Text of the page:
05 Feb The DoJ White Paper’s Fatal International Law Flaw — Organization
There is much to say about the DoJ White Paper on the targeted killing of US citizens, which reflects the US’s idiosyncratic interpretation of international law. In this post I want to focus on the White Paper’s primary — and in my view fatal — flaw: its complete failure to address the relationship between the organized armed groups that it considers to be engaged in a single non-international armed conflict (NIAC) with the US.
The White Paper begins with the standard premise that “[t]he United States is in an armed conflict with al-Qa’ida and its associated forces” (p. 2). It then claims that the armed conflict in question is a global NIAC that extends to any member of “al-Qai’da and its associated forces” anywhere in the world (p. 3; citations omitted; emphasis mine):
[T]he United States retains its authority to use force against al-Qa’ida and associated forces outside the area of hostilities that targets a senior operational leader of the enemy forces who is actively engaged in planning operations to kill Americans. The United States is currently in a non-international armed conflict with al-Qa’ida and its associated forces. Any U.S. operation would be part of this non-international armed conflict, even if it were to take place away from the zone of active hostilities.
After making that claim, the White Paper does something interesting: it explicitly addresses the argument that the existence of a NIAC between the US and al-Qaida must be determined according to the test established by the ICTY in Tadic — the test adopted by the ICRC, by the ICC, and by nearly all international law scholars. Here is what it says (pp. 3-4; some citations omitted):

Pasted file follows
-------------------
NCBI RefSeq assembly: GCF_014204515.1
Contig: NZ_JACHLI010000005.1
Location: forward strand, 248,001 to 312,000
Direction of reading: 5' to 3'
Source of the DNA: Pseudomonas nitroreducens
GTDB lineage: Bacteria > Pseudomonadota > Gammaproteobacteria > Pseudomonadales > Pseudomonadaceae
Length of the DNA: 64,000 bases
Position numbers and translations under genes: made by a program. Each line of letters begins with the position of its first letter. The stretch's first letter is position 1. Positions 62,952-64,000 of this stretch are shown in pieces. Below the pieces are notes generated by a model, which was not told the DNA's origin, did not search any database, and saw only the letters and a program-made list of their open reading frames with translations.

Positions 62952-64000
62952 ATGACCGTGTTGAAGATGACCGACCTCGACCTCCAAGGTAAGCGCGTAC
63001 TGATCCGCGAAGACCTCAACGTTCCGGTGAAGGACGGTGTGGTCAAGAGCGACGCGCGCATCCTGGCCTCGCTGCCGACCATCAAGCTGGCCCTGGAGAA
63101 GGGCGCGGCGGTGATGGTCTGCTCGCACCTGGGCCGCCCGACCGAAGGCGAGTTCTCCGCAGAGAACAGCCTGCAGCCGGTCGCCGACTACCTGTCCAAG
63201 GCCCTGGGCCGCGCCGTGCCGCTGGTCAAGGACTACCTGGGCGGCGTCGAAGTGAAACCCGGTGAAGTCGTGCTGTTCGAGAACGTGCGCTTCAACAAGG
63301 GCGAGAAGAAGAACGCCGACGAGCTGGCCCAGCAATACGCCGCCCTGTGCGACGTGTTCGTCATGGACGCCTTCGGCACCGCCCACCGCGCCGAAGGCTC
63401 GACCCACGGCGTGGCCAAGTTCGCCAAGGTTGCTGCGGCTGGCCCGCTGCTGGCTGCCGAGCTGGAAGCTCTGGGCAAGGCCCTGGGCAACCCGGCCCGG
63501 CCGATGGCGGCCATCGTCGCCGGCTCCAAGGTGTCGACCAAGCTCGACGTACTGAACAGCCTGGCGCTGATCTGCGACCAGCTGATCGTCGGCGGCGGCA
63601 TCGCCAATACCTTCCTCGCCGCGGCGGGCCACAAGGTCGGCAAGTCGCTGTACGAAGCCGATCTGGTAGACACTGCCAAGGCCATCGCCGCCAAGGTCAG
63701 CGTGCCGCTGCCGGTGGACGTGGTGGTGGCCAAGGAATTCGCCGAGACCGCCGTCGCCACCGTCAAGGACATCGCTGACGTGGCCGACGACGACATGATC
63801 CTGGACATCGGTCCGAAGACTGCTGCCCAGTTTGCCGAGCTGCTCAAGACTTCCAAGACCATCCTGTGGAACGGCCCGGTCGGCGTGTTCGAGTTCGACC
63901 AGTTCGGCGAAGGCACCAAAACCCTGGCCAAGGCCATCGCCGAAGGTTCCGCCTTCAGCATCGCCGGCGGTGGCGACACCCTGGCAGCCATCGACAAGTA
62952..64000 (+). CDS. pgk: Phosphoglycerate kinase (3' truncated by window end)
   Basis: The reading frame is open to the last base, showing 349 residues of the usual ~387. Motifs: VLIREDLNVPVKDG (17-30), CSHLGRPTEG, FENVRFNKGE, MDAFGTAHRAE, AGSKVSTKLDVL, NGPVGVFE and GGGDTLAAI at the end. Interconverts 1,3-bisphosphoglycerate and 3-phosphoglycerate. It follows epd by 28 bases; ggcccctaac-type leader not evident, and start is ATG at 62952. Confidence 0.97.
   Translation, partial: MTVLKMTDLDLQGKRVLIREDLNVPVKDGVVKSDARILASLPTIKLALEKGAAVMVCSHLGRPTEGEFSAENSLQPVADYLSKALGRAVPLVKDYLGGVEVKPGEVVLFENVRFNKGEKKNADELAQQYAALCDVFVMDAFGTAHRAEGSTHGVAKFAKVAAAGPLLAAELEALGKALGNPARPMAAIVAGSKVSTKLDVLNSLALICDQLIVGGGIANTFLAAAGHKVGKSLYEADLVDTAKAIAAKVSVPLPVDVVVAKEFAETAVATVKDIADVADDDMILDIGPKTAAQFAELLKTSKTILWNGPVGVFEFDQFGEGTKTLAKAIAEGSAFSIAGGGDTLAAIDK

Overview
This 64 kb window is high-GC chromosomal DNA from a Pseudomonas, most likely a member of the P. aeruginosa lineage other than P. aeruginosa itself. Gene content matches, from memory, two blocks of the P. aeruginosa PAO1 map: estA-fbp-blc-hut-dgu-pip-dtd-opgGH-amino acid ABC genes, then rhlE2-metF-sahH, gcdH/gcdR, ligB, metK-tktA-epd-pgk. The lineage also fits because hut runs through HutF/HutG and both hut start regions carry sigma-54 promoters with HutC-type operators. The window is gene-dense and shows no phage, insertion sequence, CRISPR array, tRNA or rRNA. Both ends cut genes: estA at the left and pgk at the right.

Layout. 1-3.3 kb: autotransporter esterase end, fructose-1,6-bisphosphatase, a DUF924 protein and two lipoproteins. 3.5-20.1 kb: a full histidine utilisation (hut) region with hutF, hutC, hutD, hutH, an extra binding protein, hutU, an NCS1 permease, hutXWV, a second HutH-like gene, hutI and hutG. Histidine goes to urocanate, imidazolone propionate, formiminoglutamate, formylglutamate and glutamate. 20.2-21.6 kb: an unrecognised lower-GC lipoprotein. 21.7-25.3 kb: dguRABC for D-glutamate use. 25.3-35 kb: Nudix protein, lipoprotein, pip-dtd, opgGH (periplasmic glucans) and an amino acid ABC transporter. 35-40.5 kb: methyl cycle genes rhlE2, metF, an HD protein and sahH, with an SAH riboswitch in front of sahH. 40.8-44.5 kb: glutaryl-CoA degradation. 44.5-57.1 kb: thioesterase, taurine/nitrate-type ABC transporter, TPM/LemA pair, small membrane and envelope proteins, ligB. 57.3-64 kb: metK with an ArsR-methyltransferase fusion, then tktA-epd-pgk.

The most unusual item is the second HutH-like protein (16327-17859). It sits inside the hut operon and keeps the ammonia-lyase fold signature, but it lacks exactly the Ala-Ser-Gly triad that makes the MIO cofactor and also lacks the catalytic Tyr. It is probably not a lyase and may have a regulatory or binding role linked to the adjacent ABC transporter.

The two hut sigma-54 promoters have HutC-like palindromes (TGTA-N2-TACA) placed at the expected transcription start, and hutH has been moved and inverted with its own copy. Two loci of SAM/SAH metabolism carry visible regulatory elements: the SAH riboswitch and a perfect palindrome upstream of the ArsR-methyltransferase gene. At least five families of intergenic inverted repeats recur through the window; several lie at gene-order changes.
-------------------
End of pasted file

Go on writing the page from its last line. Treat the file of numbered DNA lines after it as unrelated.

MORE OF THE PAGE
Claiming that for purposes of international law, an armed conflict generally exists only when there is “protracted armed violence between governmental authorities and organized armed groups,” Prosecutor v. Tadic, Case No. IT-94-1AR72, Decision on the Defence Motion for Interlocutory Appeal on Jurisdiction, para. 70 (Int’l Crim. Trib. for the Former Yugoslavia, App. Chamber Oct 2. 1995), some commenters have suggested that the conflict between the United States and al-Qa’ida cannot lawfully extend to nations outside Afghanistan in which the level of hostilities is less intense or prolonged than in Afghanistan itself. See, e.g., Mary Ellen O’Connell, Combatants and the Combat Zone, 43 U. Rich. L. Rev. 845, 857-59 (2009). There is little judicial or other authoritative precedent that speaks directly to the question of the geographic scope of a non-international armed conflict in which one of the parties is a transnational, non-state actor and where the principal theater of operations is not within the territory of the nation that is a party to the conflict. Thus, in considering this potential issue, the Department looks to principles and statements from analogous contexts.